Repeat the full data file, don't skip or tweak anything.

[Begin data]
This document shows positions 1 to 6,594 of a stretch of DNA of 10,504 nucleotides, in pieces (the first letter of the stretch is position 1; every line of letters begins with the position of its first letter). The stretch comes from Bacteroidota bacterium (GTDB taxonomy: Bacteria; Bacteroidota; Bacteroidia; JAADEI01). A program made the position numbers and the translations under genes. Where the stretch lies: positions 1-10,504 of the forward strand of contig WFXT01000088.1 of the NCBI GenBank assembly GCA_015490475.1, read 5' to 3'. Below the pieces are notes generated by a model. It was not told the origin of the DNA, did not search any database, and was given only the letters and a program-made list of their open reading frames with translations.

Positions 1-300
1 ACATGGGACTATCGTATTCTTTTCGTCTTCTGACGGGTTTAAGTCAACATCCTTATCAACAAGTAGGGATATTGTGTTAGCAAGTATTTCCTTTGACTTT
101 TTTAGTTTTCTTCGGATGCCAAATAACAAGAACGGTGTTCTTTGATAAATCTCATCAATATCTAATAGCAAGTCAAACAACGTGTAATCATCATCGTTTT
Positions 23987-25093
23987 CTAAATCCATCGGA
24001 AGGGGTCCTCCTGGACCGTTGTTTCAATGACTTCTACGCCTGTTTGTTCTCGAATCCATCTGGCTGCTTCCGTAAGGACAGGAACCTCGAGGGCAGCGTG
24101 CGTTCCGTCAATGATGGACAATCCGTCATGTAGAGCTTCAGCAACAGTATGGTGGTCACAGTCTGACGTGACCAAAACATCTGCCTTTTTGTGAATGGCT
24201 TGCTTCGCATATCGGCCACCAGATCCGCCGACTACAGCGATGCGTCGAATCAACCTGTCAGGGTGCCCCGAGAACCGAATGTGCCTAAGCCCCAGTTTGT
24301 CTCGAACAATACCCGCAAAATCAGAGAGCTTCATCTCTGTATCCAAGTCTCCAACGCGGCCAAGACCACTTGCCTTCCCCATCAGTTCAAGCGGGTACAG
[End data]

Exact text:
This document shows positions 1 to 6,594 of a stretch of DNA of 10,504 nucleotides, in pieces (the first letter of the stretch is position 1; every line of letters begins with the position of its first letter). The stretch comes from Bacteroidota bacterium (GTDB taxonomy: Bacteria; Bacteroidota; Bacteroidia; JAADEI01). A program made the position numbers and the translations under genes. Where the stretch lies: positions 1-10,504 of the forward strand of contig WFXT01000088.1 of the NCBI GenBank assembly GCA_015490475.1, read 5' to 3'. Below the pieces are notes generated by a model. It was not told the origin of the DNA, did not search any database, and was given only the letters and a program-made list of their open reading frames with translations.

Positions 1-300
1 ACATGGGACTATCGTATTCTTTTCGTCTTCTGACGGGTTTAAGTCAACATCCTTATCAACAAGTAGGGATATTGTGTTAGCAAGTATTTCCTTTGACTTT
101 TTTAGTTTTCTTCGGATGCCAAATAACAAGAACGGTGTTCTTTGATAAATCTCATCAATATCTAATAGCAAGTCAAACAACGTGTAATCATCATCGTTTT
Positions 23987-25093
23987 CTAAATCCATCGGA
24001 AGGGGTCCTCCTGGACCGTTGTTTCAATGACTTCTACGCCTGTTTGTTCTCGAATCCATCTGGCTGCTTCCGTAAGGACAGGAACCTCGAGGGCAGCGTG
24101 CGTTCCGTCAATGATGGACAATCCGTCATGTAGAGCTTCAGCAACAGTATGGTGGTCACAGTCTGACGTGACCAAAACATCTGCCTTTTTGTGAATGGCT
24201 TGCTTCGCATATCGGCCACCAGATCCGCCGACTACAGCGATGCGTCGAATCAACCTGTCAGGGTGCCCCGAGAACCGAATGTGCCTAAGCCCCAGTTTGT
24301 CTCGAACAATACCCGCAAAATCAGAGAGCTTCATCTCTGTATCCAAGTCTCCAACGCGGCCAAGACCACTTGCCTTCCCCATCAGTTCAAGCGGGTACAG